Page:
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Latex particle behavior studied in the wet state with fluorescence microscopy
Karlstad University, Faculty of Technology and Science, Department of Chemistry and Biomedical Sciences. Karlstad University, Faculty of Technology and Science, Materials Science.
Karlstad University, Faculty of Technology and Science, Paper Surface Centre. Karlstad University, Faculty of Technology and Science, Department of Chemistry and Biomedical Sciences. Karlstad University, Faculty of Technology and Science, Materials Science.ORCID iD: 0000-0001-7235-0905
Karlstad University, Faculty of Technology and Science, Department of Chemistry and Biomedical Sciences. Karlstad University, Faculty of Technology and Science, Materials Science.ORCID iD: 0000-0002-0995-3823
2010 (English)Conference paper, (Refereed)
Abstract

Dispersions of latex are often used as model systems due to the well known properties of the latex particles. They can be made with a monodisperse distribution, different extent of cross linking and different surface charges. The behavior of latex particles in the wet state is important for both film formation and understanding what happens in the system when different additives are introduced. Latex is used in many different blends and one common additive is surfactants, both for stabilization during manufacturing and for adjusting the system features in different applications. A suitable method for studying latex dispersions in wet state is fluorescence microscopy. By adding latex particles with similar size and charge, marked with a fluorophore, particle movements can be followed even if the particle radius is below microscope resolution limit. This can be used for studying particle behavior in dispersions with different additives, in order to see how the additives affect the latex particles.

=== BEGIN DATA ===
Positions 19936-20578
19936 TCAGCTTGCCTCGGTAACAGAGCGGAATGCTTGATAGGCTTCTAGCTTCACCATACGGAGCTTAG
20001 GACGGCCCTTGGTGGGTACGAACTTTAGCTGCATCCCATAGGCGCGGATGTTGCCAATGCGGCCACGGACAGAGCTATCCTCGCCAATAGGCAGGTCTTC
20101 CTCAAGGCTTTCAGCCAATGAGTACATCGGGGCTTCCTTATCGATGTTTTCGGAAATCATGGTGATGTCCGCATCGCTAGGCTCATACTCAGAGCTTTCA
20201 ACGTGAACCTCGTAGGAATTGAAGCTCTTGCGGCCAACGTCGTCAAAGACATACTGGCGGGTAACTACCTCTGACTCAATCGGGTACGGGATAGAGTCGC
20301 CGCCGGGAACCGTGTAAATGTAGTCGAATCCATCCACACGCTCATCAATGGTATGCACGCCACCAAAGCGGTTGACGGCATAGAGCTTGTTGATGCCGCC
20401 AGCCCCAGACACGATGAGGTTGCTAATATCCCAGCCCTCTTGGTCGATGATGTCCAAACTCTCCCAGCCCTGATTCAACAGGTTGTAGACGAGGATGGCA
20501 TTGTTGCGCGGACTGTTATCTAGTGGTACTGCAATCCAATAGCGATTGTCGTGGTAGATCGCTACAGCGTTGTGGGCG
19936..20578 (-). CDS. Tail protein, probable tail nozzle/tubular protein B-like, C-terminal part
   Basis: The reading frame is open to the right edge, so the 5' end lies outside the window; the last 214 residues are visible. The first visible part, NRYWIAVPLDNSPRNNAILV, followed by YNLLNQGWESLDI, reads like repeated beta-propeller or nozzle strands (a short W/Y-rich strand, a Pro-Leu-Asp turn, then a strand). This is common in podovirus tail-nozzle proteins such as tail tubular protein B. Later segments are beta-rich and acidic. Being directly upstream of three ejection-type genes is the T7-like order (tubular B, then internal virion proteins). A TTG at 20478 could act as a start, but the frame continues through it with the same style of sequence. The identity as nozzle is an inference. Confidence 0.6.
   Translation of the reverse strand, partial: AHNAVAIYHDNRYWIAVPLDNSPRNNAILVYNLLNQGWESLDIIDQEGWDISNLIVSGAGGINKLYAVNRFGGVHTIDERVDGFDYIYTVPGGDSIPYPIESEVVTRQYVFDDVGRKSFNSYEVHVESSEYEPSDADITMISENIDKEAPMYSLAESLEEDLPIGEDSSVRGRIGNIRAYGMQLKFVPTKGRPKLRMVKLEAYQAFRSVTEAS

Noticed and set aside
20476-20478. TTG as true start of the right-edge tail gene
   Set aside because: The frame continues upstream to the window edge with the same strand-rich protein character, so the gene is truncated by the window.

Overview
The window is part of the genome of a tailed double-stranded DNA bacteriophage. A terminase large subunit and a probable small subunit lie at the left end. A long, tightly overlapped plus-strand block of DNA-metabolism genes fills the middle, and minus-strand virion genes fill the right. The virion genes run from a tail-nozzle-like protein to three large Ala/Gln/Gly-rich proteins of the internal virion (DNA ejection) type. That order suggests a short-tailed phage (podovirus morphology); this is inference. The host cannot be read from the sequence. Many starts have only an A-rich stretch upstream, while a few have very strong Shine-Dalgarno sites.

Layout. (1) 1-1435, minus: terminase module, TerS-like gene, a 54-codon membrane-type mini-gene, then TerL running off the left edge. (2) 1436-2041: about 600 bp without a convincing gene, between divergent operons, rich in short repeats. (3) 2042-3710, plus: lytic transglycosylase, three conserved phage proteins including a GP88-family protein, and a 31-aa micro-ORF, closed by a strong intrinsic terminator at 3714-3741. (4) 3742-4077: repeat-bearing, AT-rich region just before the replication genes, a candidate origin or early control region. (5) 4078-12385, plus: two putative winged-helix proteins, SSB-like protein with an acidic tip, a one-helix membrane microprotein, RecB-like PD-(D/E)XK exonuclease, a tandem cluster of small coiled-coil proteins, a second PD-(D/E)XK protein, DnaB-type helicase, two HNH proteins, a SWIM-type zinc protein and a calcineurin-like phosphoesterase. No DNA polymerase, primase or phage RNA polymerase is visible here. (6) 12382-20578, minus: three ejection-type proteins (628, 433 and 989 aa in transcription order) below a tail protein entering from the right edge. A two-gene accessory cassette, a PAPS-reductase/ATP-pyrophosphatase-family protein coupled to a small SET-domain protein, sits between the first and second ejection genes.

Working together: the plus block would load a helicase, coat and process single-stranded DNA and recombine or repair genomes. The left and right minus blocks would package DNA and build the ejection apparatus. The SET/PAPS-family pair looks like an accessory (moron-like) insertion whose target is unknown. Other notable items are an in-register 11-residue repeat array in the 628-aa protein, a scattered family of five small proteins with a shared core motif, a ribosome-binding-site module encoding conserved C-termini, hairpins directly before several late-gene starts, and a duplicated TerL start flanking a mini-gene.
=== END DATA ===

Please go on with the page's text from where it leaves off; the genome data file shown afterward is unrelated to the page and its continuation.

By measuring the latex particles displacement, diffusion coefficients can be determined. This has been successfully used for both high and low latex volume fractions [1-3]. Since surfactants are a common additive, the focus in our studies lies on interactions between surfactants and negatively charged latex. When DoTAB (dodecyl trimethyl ammonium bromide), a cationic surfactant, is added to the latex dispersion, an interesting behavior can be seen. Both diffusion coefficients and conductivity measurements show that at a certain concentration, when DoTAB has neutralized the latex particles, aggregates are formed. When the DoTAB concentration is raised even more, the aggregates dissolve. Light scattering measurements give the same indications.



Combined with other studies, such as film formation, the particle behavior gives important information about what happens in the system when different concentration of both latex and additives are used.



[1] Carlsson G., Warszynski P. and van Stam J., J. Colloid Interface Sci., 2003, 267, 500-508 [2] Carlsson G., Järnström L. and van Stam J., J. Colloid Interface Sci., 2006, 298, 162-171

[3] Carlsson G. and van Stam J., Nord. Pulp Pap. Res. J., 2005, 20, 192-199

Place, publisher, year, edition, pages
2010.
Keyword [en]
fluorescence microscopy, diffusion, latex
National Category
Chemical Sciences
Research subject
Chemistry
Identifiers
URN: urn:nbn:se:kau:diva-10516OAI: oai:DiVA.org:kau-10516DiVA: diva2:494056
Conference
Molecular Processes at Solid Surfaces 10th Annual Surface and Colloid Symposium, 24-26 November 2010, Lund
Available from: 2012-02-08 Created: 2012-02-08 Last updated: 2014-09-10Bibliographically approved

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Heidkamp, HannahCarlsson, Gunillavan Stam, Jan
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